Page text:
The Appin Massacre is one of the darkest days in Macarthurs history.
It's estimated at least 14 Dharawal men, women and children died in the colonial massacre on April 17, 1816 at what is considered to be one of the worst colonial massacres in the history of NSW.
Usually the event is marked with a flag raising event and memorial ceremony at Cataract Dam, near the site of the massacre.
However, this year's annual service will be held privately so current restrictions on gatherings due to the COVID-19 pandemic can be observed.
Residents can tune into the live-streamed flag raising ceremony on Friday, April 17.
Campbelltown mayor George Brticevic will raise the flags and the council's arts and cultural liaison officer Brenden Broadbent will read statements from local Aboriginal elders, aunty Glenda Chalker and uncle Ivan Wellington during the ceremony.
Recorded didgeridoo music performed by local Aboriginal man, Allistar Flanders will also be played.
"The Appin Massacre is a source of great sorrow in our community and will continue to be honoured during these extraordinary times," Cr Brticevic said.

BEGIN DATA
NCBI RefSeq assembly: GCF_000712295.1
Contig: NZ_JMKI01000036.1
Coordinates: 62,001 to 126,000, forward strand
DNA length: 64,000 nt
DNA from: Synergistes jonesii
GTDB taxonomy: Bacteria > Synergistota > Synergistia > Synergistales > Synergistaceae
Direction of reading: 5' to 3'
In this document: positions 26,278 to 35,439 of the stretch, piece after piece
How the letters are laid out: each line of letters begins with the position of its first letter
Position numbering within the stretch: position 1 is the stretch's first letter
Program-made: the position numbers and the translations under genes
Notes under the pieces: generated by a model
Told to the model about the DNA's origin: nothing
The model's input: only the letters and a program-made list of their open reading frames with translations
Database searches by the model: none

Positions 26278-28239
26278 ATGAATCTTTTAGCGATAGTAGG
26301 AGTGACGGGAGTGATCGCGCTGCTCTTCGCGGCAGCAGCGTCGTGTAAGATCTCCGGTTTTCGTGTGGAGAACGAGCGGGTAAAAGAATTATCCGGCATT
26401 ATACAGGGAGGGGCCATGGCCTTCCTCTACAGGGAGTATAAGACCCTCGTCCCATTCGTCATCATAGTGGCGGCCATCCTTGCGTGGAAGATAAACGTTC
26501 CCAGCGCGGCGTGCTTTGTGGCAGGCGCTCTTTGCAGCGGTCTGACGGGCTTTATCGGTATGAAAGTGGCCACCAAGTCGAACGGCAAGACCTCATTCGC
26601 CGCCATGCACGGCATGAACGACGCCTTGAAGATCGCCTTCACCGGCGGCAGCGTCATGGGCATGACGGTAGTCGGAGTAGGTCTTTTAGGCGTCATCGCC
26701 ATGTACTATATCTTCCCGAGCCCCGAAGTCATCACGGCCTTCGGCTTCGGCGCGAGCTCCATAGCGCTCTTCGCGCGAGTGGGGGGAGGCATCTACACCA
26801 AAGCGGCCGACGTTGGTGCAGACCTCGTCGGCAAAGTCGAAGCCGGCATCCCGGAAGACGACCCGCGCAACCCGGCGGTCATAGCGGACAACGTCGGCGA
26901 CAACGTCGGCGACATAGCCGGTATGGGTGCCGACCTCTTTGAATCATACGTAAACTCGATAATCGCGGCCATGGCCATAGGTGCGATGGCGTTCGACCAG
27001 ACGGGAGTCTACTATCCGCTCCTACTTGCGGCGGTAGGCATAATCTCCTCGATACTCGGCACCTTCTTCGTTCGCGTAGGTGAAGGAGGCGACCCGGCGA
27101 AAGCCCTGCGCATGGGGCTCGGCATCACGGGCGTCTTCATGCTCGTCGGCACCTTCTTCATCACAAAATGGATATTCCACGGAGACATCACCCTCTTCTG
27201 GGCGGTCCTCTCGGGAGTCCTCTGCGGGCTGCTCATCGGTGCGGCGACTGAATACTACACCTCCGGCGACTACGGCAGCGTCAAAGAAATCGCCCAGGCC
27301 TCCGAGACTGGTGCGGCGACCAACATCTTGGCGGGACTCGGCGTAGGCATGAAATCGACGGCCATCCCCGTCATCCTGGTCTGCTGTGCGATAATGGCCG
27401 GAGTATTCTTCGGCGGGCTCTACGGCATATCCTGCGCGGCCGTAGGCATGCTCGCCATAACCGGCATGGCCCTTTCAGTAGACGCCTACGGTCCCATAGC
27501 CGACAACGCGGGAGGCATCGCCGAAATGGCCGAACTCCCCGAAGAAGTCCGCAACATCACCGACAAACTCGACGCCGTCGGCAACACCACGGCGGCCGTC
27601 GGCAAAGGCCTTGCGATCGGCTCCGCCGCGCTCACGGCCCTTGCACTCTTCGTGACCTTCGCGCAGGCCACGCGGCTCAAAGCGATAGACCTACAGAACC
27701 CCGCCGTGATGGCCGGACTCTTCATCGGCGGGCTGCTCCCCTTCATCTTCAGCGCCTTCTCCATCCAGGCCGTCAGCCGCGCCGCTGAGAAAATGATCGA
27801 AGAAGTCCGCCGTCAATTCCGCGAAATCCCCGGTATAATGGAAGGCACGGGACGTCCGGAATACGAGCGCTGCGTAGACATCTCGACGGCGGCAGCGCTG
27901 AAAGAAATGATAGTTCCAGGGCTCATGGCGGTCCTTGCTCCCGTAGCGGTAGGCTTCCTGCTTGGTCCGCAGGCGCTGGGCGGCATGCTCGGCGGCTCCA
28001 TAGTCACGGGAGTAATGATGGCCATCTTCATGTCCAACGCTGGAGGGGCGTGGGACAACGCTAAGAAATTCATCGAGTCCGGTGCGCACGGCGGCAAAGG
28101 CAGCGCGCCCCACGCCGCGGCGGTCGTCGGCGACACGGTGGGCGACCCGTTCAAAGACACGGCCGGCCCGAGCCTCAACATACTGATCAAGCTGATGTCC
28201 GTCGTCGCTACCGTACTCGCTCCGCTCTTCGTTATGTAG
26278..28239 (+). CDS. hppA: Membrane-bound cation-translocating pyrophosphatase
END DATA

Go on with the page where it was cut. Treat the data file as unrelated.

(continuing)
"It is important that we continue to remember those lives that were taken so we have a better understanding of the lasting impact of events like this and take further strides towards reconciliation."
A recording of the ceremony will then be posted to the council's Facebook and Instagram pages.
The Appin Massacre was carried out on orders by the then Governor of New South Wales, Lachlan Macquarie in reprisal for disputes between white settlers and Aboriginal groups.
Tragically there was no evidence the group of Dharawal people that were targeted had any link to prior clashes in the area.
Documents in the NSW State Government archive record how soldiers attacked the group at their camp at 1am, driving them towards a precipice with gunfire.
Only two women and three children survived according to the account of Captain James Wallis, who led the attack.
For more information about the service, visit: campbelltown.nsw.com.au.